production technology: Applying Systemic Pesticides with Subirrigation Systems

February 9, 2001 - 01:00

In elementary school, one teacher taught me that there are two unlimited, renewable natural re-

sources — water and air. Even then that was an exaggeration, and it definitely is today.

We are all concerned about water shortage and pollution of our water and air. This was especially true during 2000 here in our community around the Georgia Experiment Station in Griffin, Ga. With the prolonged drought, we got very close to completely running out of water in early August. But thanks to some timely rains, our water supply will now maintain us until the winter rains come, even though a continued ban on outdoor watering remains in effect.

Water conservation is a part of all phases of agriculture, including greenhouse production. There is much research currently taking place on the efficient use of water and the reduction of runoff.

Subirrigation is widely used in areas of Europe and is growing in popularity in this country. Subirrigation is a closed system, where the growing area — either bench, trough or floor — is flooded with water or fertilizer solution from a holding tank. After there has been sufficient time for the potting medium to absorb water, the flow reverses, and the water flows back into the holding tank. This method of subirrigation recycles the water and fertilizer, reducing water use, nutrient waste and the chance for runoff.

We were interested in finding out how efficient this system would be for the delivery of systemic pesticides, and we set up a series of experiments to test the efficacy. Using subirrigation systems to apply systemic pesticides appears to have several advantages over other methods. It should prove to minimize labor requirements and worker exposure to pesticides during application, result in a uniform application and prevent runoff of pesticides into the environment.

Little information exists today about plant uptake or efficacy of pesticides applied by subirrigation. Systemic pesticides traditionally are applied to the surface of the potting medium, either as a drench or as granules. Water then carries the pesticide down into the pot. Subirrigation works in the opposite direction, delivering the pesticide from the bottom and transporting it by capillary action up to the surface of the potting medium.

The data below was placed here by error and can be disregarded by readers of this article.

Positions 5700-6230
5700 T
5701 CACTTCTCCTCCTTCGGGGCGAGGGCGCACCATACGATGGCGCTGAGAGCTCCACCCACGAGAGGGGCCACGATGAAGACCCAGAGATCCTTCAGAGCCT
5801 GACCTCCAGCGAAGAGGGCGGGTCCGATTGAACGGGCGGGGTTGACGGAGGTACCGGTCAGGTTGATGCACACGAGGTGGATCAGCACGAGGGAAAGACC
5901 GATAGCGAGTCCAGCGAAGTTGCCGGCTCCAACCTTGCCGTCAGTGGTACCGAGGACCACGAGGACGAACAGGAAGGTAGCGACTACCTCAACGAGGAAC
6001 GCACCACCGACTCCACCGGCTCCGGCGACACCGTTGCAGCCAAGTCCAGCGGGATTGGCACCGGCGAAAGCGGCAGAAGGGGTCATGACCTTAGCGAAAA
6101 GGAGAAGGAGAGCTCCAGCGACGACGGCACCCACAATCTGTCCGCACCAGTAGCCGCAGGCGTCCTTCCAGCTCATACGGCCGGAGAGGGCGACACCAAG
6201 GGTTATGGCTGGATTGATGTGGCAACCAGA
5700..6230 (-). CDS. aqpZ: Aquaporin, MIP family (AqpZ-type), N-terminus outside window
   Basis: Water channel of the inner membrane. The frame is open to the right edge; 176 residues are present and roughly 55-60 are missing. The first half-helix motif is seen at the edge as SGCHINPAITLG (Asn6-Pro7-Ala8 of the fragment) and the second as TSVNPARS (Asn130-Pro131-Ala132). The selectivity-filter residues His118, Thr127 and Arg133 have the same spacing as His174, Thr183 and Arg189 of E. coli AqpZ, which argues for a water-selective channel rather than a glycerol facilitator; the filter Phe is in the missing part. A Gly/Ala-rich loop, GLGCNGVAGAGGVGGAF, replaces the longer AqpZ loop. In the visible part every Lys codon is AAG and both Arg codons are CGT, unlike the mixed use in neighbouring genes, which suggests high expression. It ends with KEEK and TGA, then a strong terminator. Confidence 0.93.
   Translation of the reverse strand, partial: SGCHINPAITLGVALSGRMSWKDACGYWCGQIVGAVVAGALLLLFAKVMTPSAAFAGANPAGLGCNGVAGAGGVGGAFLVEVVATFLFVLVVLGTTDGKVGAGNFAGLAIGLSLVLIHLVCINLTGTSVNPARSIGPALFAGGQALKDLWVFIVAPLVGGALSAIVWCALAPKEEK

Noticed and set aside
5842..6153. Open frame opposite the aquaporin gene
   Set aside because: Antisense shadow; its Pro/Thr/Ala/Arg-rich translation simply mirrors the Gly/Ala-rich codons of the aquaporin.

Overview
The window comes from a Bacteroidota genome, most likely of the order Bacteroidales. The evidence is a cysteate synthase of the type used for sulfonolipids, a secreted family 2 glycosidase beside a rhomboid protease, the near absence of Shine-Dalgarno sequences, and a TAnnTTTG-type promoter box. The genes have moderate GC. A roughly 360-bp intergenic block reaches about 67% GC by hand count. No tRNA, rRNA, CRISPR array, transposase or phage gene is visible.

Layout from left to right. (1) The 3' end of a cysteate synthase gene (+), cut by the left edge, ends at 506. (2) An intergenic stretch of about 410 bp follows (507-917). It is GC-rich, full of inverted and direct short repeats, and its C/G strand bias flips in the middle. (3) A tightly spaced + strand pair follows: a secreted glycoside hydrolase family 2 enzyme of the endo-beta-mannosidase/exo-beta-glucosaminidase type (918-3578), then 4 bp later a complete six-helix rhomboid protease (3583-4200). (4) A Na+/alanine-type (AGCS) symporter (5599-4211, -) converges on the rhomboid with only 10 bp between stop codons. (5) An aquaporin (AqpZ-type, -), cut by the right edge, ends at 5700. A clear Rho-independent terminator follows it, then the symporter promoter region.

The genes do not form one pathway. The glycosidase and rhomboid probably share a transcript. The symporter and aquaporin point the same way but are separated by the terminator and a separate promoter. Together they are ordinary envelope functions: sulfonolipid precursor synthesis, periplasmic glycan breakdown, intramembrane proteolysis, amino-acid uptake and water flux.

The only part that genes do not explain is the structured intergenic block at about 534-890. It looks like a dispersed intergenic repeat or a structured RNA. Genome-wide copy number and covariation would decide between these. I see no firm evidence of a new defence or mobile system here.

There is also little information available on the concentration of pesticide to use and how much of the solution the medium will absorb. Both play an important role in the management of any pest found either on the plant or in the potting medium.

Imidacloprid on Whitefly Experiments

The objective of the experiments was to determine whether silverleaf whiteflies (Bemisia argentifolii Bellows & Perring) can be controlled with imidacloprid (the active ingredient in Marathon 60WP) applied by subirrigation. In the first experiment, the objective was to determine if a subirrigation application of imidacloprid is as effective in controlling whiteflies as a surface drench application. In our experiment, the concentration of the imidacloprid solution was 132 mg AI/liter (220 mg of Marathon 60WP per liter, or 3 oz. per 100 gallons).

To determine if subirrigation is an effective means of application, Marathon was applied to poinsettia ‘Freedom Red’ plants in 6-inch pots by applying the insecticide solution using ebb-and-flow benches. The amount of solution taken up by the potting medium was varied by applying the solution at different intervals after the last watering (shortly after irrigation or 1, 2, or 4 days after the last irrigation). These treatments were compared with untreated control plants and hand-watered plants that were treated with a standard drench application to the top of the growing medium.

The second experiment was conducted to compare imidacloprid concentrations and efficacy in different canopy layers (top, middle and bottom part of foliage) as the result of applications by subirrigation and drench applications. (Note: We only applied the imidacloprid solutions to the plants one time, approximately two weeks after transplanting rooted cuttings. After that, we simply watered the plants with fertilizer solution.)

Uptake of Insecticide

One group of subirrigated plants was sampled approximately every 20 days to determine the level of Marathon in the leaves, and it appears that the peak level of concentration in the tissue occurs about 50 days after application. It is obvious that subirrigated plants take up the pesticide in the potting medium over a longer time period than hand-watered plants receiving a regular drench treatment. As a matter of fact, the concentration of Marathon in subirrigated plants increased during the nine weeks after the application, while the concentration of Marathon in hand-watered plants was much lower at nine weeks than at three days after the application (Fig. 2). This suggests that the Marathon is leached from the potting medium with repeated hand-watering. With subirrigation, the Marathon is not leached from the pots and remains available to the plants for a much longer period of time.